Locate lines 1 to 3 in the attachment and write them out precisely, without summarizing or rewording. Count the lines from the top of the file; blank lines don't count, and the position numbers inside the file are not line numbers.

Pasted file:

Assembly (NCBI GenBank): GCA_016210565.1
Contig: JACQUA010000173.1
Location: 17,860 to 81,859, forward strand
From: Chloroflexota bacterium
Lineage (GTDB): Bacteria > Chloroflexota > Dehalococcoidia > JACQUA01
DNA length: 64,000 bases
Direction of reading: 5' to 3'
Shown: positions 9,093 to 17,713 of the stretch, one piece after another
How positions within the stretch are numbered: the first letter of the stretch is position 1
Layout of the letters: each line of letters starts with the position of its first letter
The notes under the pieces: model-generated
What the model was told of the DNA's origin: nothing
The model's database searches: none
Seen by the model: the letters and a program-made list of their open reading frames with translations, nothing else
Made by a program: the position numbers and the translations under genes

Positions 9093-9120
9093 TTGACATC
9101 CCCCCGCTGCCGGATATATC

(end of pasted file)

Assembly (NCBI GenBank): GCA_016210565.1
Contig: JACQUA010000173.1
Location: 17,860 to 81,859, forward strand